Corporations love the cloud. It's easy, it's everywhere, and it keeps costs down. In fact, recent surveys of information technology professionals by 451 Research, Forrester Research, and the Society for Information Management all suggest they like it so much that they're willing to behave in very dangerous ways to use it.
The 451 survey tells us that CIOs worry about security. The Forrester one suggests that despite these worries, more and more of these companies are taking part in risky cloud behavior. And the SIM one reveals that executives controlling the IT purse strings just don't care.
The problem with the cloud, or at least the problem with the public version of the cloud, is that it's not secure. Hackers, be they criminals or government agents in the NSA, would have to physically steal a hard drive to get locally stored data. They have no such problems accessing cloud services.
CIOs and IS departments know this, and they all pay homage to the importance of security. But they still keep important information in the public cloud--mostly Amazon's, although Microsoft and Google have good size pieces of the market as well. As Matt Asay stated in a ReadWrite article, "Put simply, the increased agility of cloud computing trumps its many drawbacks, including security."
That's asking for trouble. Data in the public cloud is an easy step away from being public data.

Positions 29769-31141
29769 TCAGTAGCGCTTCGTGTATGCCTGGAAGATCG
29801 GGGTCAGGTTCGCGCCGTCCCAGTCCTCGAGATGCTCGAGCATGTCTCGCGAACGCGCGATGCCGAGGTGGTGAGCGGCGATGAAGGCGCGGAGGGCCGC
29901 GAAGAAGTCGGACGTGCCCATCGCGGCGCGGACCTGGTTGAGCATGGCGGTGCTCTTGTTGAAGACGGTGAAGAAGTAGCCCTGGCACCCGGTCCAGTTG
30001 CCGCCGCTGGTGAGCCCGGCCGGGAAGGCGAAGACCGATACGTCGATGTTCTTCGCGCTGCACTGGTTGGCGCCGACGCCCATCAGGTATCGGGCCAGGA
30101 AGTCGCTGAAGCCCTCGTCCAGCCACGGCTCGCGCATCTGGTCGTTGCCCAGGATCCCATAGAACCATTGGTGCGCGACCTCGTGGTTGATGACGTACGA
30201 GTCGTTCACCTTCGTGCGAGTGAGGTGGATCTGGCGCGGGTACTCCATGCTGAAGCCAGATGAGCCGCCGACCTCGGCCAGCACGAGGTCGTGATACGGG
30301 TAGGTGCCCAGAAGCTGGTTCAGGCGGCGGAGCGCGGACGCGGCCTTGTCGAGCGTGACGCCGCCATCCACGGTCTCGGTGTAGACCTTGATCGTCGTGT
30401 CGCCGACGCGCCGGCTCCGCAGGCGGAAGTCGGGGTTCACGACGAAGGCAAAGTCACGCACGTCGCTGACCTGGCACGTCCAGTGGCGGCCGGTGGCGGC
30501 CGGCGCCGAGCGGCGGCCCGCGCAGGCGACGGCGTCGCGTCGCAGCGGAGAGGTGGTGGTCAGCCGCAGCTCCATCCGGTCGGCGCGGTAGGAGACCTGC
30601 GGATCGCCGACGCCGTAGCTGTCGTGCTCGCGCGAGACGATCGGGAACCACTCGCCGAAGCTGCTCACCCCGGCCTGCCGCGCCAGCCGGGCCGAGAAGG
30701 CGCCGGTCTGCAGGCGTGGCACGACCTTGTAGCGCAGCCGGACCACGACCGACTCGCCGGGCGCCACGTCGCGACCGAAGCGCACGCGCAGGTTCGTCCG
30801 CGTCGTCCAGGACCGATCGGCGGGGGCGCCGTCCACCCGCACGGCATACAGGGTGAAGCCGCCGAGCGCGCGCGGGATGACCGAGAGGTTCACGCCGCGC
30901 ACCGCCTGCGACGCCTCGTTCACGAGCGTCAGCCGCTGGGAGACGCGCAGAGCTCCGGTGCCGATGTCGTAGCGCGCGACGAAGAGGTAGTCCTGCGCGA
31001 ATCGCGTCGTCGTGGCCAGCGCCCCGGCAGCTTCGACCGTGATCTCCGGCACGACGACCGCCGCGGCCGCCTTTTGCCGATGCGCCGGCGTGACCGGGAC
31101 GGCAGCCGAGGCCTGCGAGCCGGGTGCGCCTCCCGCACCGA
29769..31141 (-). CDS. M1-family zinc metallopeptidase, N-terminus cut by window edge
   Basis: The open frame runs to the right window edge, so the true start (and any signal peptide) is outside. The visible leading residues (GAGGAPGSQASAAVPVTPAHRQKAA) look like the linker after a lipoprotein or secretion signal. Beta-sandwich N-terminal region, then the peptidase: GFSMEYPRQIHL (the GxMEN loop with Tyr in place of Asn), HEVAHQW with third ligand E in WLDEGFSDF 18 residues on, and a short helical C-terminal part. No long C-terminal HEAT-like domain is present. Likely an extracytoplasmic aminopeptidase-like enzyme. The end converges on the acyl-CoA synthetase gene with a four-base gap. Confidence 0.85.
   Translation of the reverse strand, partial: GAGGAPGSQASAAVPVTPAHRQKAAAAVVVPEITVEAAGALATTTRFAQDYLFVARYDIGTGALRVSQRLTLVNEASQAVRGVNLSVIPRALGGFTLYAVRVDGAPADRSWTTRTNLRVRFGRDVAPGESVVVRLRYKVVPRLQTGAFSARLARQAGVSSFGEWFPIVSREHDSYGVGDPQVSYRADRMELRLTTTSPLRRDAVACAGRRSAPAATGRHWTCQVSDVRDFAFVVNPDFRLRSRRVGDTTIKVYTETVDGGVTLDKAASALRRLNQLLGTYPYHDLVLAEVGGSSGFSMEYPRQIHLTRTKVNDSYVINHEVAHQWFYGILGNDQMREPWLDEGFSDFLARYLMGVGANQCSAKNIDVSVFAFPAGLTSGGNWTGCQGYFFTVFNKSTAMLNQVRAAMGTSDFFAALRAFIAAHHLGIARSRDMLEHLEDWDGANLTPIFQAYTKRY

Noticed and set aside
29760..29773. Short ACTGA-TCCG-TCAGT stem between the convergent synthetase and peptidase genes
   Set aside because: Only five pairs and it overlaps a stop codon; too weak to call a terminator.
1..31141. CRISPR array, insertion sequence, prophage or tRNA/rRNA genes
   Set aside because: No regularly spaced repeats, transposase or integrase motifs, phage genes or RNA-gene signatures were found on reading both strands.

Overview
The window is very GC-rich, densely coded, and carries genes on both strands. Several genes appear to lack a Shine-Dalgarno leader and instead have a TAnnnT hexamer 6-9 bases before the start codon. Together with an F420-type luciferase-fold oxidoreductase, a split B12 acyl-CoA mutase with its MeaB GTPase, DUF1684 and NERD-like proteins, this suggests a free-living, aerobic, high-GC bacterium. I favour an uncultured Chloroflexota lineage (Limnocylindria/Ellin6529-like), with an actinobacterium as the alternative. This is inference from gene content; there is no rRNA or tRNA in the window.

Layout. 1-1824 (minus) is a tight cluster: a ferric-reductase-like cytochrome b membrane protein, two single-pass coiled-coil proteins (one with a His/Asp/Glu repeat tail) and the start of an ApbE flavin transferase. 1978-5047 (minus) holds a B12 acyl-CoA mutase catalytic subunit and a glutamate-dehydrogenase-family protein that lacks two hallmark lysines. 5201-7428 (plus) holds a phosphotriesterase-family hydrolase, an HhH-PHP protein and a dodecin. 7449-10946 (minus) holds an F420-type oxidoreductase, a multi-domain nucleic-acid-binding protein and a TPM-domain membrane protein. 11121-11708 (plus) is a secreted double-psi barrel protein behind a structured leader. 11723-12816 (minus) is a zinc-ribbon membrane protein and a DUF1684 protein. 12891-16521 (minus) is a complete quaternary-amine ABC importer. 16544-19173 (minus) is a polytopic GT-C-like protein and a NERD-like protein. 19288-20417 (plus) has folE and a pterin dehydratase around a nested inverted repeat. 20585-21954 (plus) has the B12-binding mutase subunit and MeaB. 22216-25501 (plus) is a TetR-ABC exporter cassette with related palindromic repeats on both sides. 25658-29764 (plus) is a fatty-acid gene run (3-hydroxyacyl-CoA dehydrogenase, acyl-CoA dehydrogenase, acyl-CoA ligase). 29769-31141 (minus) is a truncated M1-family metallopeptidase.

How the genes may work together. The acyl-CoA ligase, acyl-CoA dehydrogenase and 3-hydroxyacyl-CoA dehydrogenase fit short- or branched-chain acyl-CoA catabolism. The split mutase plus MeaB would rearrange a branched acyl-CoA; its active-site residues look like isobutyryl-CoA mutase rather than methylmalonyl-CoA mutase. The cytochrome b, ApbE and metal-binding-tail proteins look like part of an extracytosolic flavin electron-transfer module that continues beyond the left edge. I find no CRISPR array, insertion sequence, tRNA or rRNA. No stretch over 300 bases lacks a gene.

It's not as if CIOs are unaware of the security dangers. Asay quotes the 451 Research survey, not available to the public, that suggests that technology professionals are aware of the danger. A full 69 percent of those surveyed identified themselves as highly concerned about security. By comparison, only 45 percent have high concerns about compliance, 25 percent about cost, and a mere 23 percent about employees with a lack of expertise.
Of course, that 69 percent leaves almost of third of those surveyed with only medium or low levels of concern. That may help explain why, according to the Forrester survey, 40 percent of organizations are already storing company information in public cloud services. That number could easily pass 50 percent next year.
There is a better solution, of course. A private cloud behaves much like a public one, only it's entirely in the company's control, and behind the company's firewall. It's safe and secure, but is available in any location with an Internet connection--but only to people who have permission to use it.
Yes, a private cloud is more expensive to set up. You have to buy the hardware, and in a business environment, someone will have to be paid to maintain it. But in the long run, a private cloud will likely save a company money. If public storage results in a security breach, it can save a great deal of money.
Unfortunately, many organizations are just not willing to spend what it takes to be secure. According to a Computerworld article by Bob Brown, describing the SIM report, "security accounts for the 14th largest IT investment at organizations, [despite it being] the No.2 biggest worry for IT leaders." In other words, CIOs worry about security, but the CEOs they report to do not. Considering the revelations described in Executive bad habits, including porn, endanger corporate security, that shouldn't surprise anybody.
This story, "Cloud adoption carries big risks for companies" was originally published by BrandPost.